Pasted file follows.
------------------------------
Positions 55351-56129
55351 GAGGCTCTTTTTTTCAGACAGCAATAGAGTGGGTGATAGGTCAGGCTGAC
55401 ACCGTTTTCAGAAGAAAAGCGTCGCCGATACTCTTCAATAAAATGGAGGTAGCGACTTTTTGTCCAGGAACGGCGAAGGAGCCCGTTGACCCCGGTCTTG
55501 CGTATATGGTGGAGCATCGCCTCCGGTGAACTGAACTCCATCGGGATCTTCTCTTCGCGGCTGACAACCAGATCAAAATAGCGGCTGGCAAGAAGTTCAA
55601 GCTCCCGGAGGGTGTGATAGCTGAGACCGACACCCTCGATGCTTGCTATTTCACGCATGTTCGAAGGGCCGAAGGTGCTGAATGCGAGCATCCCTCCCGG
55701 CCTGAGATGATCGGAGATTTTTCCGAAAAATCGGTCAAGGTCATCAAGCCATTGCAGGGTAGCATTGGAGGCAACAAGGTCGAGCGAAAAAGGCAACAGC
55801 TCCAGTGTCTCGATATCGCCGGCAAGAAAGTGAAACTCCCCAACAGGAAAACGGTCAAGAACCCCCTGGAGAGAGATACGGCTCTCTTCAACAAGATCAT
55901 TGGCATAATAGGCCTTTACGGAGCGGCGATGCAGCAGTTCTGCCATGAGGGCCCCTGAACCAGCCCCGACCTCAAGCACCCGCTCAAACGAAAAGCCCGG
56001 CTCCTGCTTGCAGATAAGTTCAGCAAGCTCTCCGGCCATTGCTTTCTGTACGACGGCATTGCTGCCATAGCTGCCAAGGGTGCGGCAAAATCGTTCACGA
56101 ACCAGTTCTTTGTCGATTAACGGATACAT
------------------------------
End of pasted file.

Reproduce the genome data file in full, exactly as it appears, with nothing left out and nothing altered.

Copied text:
Positions 55351-56129
55351 GAGGCTCTTTTTTTCAGACAGCAATAGAGTGGGTGATAGGTCAGGCTGAC
55401 ACCGTTTTCAGAAGAAAAGCGTCGCCGATACTCTTCAATAAAATGGAGGTAGCGACTTTTTGTCCAGGAACGGCGAAGGAGCCCGTTGACCCCGGTCTTG
55501 CGTATATGGTGGAGCATCGCCTCCGGTGAACTGAACTCCATCGGGATCTTCTCTTCGCGGCTGACAACCAGATCAAAATAGCGGCTGGCAAGAAGTTCAA
55601 GCTCCCGGAGGGTGTGATAGCTGAGACCGACACCCTCGATGCTTGCTATTTCACGCATGTTCGAAGGGCCGAAGGTGCTGAATGCGAGCATCCCTCCCGG
55701 CCTGAGATGATCGGAGATTTTTCCGAAAAATCGGTCAAGGTCATCAAGCCATTGCAGGGTAGCATTGGAGGCAACAAGGTCGAGCGAAAAAGGCAACAGC
55801 TCCAGTGTCTCGATATCGCCGGCAAGAAAGTGAAACTCCCCAACAGGAAAACGGTCAAGAACCCCCTGGAGAGAGATACGGCTCTCTTCAACAAGATCAT
55901 TGGCATAATAGGCCTTTACGGAGCGGCGATGCAGCAGTTCTGCCATGAGGGCCCCTGAACCAGCCCCGACCTCAAGCACCCGCTCAAACGAAAAGCCCGG
56001 CTCCTGCTTGCAGATAAGTTCAGCAAGCTCTCCGGCCATTGCTTTCTGTACGACGGCATTGCTGCCATAGCTGCCAAGGGTGCGGCAAAATCGTTCACGA
56101 ACCAGTTCTTTGTCGATTAACGGATACAT